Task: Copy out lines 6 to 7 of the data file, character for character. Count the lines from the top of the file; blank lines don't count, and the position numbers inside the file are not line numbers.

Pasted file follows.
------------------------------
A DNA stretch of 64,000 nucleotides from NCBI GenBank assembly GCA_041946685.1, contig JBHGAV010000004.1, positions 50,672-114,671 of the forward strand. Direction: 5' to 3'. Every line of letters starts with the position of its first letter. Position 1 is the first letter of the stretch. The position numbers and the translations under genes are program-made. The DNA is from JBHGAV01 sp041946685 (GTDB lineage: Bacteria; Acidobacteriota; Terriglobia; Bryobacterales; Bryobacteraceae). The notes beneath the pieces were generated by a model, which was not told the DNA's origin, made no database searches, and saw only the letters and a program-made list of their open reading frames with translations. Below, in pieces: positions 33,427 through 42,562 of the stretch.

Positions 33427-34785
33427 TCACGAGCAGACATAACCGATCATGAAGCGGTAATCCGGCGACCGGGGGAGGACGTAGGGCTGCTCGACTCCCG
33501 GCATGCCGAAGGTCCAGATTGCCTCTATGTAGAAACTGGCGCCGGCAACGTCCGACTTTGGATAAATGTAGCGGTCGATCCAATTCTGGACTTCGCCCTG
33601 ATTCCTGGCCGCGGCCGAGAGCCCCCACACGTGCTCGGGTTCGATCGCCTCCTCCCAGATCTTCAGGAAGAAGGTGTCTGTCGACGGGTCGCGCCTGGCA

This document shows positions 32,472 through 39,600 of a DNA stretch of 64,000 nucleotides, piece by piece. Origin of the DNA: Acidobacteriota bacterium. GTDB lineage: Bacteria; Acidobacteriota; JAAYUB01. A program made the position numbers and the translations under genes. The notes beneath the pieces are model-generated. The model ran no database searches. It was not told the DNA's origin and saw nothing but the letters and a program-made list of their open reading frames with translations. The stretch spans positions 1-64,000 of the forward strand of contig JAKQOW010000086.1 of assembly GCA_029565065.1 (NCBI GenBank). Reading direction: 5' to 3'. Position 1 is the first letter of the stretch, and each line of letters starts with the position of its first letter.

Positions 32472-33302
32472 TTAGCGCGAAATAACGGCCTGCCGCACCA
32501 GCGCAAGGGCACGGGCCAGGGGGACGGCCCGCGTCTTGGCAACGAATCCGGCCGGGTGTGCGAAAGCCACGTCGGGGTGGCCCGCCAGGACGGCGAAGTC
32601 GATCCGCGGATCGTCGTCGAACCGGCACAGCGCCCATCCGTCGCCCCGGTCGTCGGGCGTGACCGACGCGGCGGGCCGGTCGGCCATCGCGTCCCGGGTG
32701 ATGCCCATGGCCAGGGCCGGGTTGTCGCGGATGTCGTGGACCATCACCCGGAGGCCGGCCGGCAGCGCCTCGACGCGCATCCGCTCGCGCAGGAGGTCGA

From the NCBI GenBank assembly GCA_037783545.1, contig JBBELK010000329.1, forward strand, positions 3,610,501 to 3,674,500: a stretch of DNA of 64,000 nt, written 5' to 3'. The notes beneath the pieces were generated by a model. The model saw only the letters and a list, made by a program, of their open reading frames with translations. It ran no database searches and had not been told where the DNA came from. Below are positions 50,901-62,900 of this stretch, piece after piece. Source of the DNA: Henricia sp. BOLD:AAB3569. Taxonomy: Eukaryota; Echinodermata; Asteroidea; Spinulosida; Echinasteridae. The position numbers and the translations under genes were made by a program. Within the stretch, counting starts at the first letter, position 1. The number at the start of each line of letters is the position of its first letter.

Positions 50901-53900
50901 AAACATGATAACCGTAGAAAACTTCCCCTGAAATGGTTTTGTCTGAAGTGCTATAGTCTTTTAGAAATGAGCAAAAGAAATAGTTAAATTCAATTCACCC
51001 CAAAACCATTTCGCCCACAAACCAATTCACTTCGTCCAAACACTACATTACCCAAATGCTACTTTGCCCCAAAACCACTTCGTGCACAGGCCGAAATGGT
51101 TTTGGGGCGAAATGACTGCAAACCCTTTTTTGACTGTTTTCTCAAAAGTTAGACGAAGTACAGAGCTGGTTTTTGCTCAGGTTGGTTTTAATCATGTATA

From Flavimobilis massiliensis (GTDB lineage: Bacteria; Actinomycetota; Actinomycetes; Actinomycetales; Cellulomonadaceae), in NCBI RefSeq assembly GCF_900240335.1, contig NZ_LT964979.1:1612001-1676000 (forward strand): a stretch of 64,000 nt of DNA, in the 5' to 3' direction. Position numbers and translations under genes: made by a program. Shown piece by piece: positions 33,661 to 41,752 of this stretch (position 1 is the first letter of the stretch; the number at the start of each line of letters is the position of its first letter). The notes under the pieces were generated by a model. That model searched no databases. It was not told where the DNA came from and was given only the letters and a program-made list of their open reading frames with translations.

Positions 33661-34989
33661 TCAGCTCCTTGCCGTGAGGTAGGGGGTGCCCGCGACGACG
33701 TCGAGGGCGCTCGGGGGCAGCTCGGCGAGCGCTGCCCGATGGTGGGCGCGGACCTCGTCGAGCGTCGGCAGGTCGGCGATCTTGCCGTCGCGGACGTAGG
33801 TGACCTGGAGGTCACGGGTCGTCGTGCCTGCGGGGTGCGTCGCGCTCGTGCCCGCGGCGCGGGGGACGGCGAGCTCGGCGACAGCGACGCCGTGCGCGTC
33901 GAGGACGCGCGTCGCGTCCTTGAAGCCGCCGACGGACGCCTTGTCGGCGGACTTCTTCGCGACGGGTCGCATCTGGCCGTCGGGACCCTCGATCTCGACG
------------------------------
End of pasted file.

This document shows positions 32,472 through 39,600 of a DNA stretch of 64,000 nucleotides, piece by piece. Origin of the DNA: Acidobacteriota bacterium. GTDB lineage: Bacteria; Acidobacteriota; JAAYUB01. A program made the position numbers and the translations under genes. The notes beneath the pieces are model-generated. The model ran no database searches. It was not told the DNA's origin and saw nothing but the letters and a program-made list of their open reading frames with translations. The stretch spans positions 1-64,000 of the forward strand of contig JAKQOW010000086.1 of assembly GCA_029565065.1 (NCBI GenBank). Reading direction: 5' to 3'. Position 1 is the first letter of the stretch, and each line of letters starts with the position of its first letter.

Positions 32472-33302